Thursday, January 26, 2012

Geoffrey Rush's pompous Australian of the Year acceptance speech

It was kind of surprising that Geoffrey Rush was named Australian of the Year. There's no doubt that many Aussies think he has little to offer the role and that he has been over-rewarded already.

But there were certainly no surprises in the content of his acceptance speech. He politically vogued up a storm on many of the usual issues such as gay marriage, climate change, and asylum seekers.

I suspect the panel had a very good idea that he would do this enthusiastically, and this was one of the main reasons he got the gong. If you look at the past winners of this honour they tend to be of the cultural Left, after all. And while there are a few who could be described as apolitical, there are certainly buggerall conservatives.

As well as being true to form on these issues, he said this:

"The stories we tell ourselves as adults and to our children, in the communal dark, have a serious importance."

Obviously he was alluding mainly to art forms such as film and theatre. But I don't think it would be verballing him to say he thinks that pretty much every art form is "important".

Having met, and even worked with, many arty types over the years I know this attitude is pretty much standard. They really do think that what they do is "important". They also think that it can change society.

On both counts I believe they're seriously deluded. Art is not important. It's valuable. And it usually never changes anything. It's true that there have been some great politically themed works that have altered the course of history somewhat. But in the vast majority of cases art never has any real, demonstrable impact.

Sure, the arts can move people, make them laugh, offer some unusual and interesting insights, maybe even get them to think a little differently. But when all's said and done they're pretty small beer compared to the things that really change the world like politics, science, medicine and -- particularly these days -- global finance.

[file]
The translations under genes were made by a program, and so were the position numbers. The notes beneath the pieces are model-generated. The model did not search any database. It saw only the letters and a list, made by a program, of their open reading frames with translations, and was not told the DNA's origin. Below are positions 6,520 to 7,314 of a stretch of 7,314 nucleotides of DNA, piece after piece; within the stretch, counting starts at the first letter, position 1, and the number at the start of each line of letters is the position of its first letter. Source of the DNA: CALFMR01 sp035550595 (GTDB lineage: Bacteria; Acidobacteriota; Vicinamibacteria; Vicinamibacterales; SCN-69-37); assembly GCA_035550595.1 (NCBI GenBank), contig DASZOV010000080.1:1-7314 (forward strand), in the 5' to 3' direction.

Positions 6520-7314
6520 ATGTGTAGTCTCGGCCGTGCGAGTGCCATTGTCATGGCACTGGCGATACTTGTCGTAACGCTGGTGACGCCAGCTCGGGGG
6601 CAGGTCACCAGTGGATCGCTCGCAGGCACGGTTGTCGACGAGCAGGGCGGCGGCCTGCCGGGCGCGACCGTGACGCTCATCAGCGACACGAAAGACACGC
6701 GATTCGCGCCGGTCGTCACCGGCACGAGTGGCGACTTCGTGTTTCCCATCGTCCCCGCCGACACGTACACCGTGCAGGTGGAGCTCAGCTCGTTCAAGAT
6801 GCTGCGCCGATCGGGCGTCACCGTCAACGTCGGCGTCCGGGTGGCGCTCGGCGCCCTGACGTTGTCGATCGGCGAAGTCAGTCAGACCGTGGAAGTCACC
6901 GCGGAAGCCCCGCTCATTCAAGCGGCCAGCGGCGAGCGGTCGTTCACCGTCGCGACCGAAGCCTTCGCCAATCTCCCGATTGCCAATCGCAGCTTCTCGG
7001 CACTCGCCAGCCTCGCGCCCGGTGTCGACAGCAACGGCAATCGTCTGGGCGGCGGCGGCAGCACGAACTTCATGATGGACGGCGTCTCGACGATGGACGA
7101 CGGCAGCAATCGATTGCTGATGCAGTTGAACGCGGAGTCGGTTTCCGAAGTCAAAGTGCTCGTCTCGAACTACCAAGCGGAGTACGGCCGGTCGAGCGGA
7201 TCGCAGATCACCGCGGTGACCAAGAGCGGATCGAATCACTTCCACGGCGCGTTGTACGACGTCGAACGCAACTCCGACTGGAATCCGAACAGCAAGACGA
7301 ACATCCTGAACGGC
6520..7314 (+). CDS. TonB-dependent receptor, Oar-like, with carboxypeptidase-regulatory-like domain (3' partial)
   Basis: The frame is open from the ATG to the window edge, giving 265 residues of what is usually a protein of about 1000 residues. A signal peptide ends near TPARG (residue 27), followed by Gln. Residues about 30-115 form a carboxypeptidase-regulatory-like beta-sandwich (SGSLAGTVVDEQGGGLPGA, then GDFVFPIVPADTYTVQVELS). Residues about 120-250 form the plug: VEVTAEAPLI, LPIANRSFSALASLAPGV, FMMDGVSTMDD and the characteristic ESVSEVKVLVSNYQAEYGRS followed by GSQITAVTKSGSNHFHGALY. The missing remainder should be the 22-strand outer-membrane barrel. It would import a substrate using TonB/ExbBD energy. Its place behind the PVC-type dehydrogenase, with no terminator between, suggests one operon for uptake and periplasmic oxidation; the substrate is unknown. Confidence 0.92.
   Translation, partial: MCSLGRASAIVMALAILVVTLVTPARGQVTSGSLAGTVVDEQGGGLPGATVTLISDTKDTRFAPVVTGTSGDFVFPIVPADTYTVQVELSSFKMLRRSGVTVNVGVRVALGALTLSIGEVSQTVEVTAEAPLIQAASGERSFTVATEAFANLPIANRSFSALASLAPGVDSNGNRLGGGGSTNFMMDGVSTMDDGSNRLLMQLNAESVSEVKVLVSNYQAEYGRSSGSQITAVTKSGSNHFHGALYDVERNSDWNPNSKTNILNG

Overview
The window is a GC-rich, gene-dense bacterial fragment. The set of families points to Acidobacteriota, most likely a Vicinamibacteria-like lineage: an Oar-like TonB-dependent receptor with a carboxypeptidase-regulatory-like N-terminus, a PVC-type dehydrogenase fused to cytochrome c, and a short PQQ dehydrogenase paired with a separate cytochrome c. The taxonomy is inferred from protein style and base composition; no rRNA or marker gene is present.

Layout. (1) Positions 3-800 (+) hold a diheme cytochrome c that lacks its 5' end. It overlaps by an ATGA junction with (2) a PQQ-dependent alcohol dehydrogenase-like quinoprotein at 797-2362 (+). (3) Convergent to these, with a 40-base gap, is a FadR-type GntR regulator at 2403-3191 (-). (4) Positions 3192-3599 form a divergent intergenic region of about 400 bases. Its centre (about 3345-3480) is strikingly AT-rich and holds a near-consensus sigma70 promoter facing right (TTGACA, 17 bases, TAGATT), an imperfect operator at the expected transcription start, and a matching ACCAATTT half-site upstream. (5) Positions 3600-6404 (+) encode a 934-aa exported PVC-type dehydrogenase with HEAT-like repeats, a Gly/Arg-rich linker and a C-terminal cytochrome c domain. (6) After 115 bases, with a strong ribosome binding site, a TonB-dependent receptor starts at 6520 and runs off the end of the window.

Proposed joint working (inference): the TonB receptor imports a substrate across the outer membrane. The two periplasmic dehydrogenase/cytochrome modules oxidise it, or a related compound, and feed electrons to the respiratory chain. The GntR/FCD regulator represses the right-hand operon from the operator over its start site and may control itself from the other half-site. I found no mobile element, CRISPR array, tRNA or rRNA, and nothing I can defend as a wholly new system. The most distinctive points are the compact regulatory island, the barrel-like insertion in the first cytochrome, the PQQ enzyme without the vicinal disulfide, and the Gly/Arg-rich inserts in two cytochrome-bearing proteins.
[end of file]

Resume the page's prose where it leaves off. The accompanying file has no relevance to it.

Look at Rush's own filmography. There's a lot of fine work acting work there, and some very enjoyable movies. But many of them, particularly his recent pirate-themed blockbusters, are basically pretty mindless entertainment.

And think about the Australian film "industry" as a whole. Not only do Aussies generally lack enthusiasm for homegrown filmic fare; they make a real point of avoiding the overtly political stuff that Rush would like to see even more of.

It's a sad irony that the more passionately PC a film-maker is, the greater the likelihood his film will get financed and ultimately made here -- but the less likely it is that it will find a big audience. That's basically because people are sick and tired of being cinematically hectored about how sexist, racist, homophobic, environmentally unsound and generally bad, wrong, thick and worthless they are. So the odds that he will actually change people's attitudes are about one millionth of diddly squat.

I mean, if all the movies about how racist we are as a nation had even a tiny fraction of the social impact intended by their creators everyone in Oz would be wearing black armbands, wouldn't they?

Really, luvvies in particular and artists in general should stop taking themselves so seriously.


  1. I like your line that "art is not important, it's valuable".

    Geoffrey Rush was a bad choice for the award.

  2. I agree other factors particularly economics are major drivers. If Geofrrey hadn't been a commercially successful and acclaimed artist I doubt he would have won. Nevertheless from the extract I heard he did made some important points eg. the value of performance rituals in our cultural history.

    Rush was also been quoted as saying "The one hat I don't want to wear immediately is the dunce's cap that says suddenly because I'm Australian of the Year, I have the licence to pontificate on everything and anything,"

    So perhaps he already doesn't take himself too serious. Is there I link to his full acceptance speech so I can form a more informed judgment?

  3. Was Rush nominated for the Oscars this year?
    God help us if he wins. He might go all Richard Attenborough on us.
    I still have nightmares about that speech. Mother falls sideways, twitching and frothing at the mouth. And I can hear the neighbours screaming "Please, God! Take me now..."

  4. Michael, thanks for the kind words. And yes, Rush shouldn't have got it. Even on the Left, there are many more people more deserving. And I suspect that's what a lot of them felt!

    Neil, re speech transcript: I did look for one myself but no luck. Maybe no one's transcribed it yet? I suspect that it might pop up online somewhere eventually.

    Gregoryno6, I never saw that speech but I heard it went on for quite some time.

    IMO Rush can drone on as long as he likes. Just as long as he doesn't do a Sally Field and say: "You like me. You really like me!"